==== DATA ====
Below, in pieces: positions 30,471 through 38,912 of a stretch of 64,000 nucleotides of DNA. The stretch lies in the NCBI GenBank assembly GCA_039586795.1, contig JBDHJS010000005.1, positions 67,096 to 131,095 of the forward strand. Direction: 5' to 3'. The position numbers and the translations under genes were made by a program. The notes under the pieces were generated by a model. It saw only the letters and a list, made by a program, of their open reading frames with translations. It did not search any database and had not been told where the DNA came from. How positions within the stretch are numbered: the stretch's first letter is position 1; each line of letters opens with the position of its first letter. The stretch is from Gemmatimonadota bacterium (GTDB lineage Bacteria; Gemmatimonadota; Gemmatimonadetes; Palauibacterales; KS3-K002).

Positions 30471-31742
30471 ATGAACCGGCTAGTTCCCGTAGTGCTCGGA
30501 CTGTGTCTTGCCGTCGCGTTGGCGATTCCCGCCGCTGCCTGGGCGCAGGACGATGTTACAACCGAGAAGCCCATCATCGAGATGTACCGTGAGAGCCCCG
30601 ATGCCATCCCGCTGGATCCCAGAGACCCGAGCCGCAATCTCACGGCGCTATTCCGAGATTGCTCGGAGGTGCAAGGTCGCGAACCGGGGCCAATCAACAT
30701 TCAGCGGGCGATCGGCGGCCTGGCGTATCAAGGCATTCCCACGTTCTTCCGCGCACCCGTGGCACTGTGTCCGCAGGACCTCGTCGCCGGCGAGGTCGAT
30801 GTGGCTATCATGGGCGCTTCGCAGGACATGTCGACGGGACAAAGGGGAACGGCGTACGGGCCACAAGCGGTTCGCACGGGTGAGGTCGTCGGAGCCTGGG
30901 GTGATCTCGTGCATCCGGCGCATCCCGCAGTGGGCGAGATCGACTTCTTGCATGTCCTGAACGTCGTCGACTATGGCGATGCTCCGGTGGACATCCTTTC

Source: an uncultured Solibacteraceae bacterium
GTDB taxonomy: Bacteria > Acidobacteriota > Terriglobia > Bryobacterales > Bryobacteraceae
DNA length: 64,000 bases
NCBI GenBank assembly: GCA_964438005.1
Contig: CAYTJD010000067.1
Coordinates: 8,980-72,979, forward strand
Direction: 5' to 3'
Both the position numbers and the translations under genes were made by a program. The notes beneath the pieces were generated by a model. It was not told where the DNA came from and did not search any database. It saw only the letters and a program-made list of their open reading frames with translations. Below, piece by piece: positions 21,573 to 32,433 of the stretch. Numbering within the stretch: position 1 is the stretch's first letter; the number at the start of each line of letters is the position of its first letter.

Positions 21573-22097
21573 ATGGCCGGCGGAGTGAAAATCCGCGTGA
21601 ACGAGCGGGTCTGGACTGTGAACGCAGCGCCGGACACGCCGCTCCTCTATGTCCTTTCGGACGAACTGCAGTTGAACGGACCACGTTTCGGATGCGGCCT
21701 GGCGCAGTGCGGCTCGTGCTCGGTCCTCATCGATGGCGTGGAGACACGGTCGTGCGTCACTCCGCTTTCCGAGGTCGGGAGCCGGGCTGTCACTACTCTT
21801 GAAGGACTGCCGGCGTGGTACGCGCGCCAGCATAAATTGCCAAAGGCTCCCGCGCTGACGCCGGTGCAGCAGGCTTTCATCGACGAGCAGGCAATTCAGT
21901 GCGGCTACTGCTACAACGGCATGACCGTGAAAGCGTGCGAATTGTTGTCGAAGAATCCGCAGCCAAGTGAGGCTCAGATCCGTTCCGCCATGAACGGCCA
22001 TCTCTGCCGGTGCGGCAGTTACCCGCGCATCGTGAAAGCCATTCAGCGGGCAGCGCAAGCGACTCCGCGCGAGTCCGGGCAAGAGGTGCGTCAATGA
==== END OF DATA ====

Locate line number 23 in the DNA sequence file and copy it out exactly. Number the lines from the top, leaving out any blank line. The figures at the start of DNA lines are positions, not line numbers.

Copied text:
22001 TCTCTGCCGGTGCGGCAGTTACCCGCGCATCGTGAAAGCCATTCAGCGGGCAGCGCAAGCGACTCCGCGCGAGTCCGGGCAAGAGGTGCGTCAATGA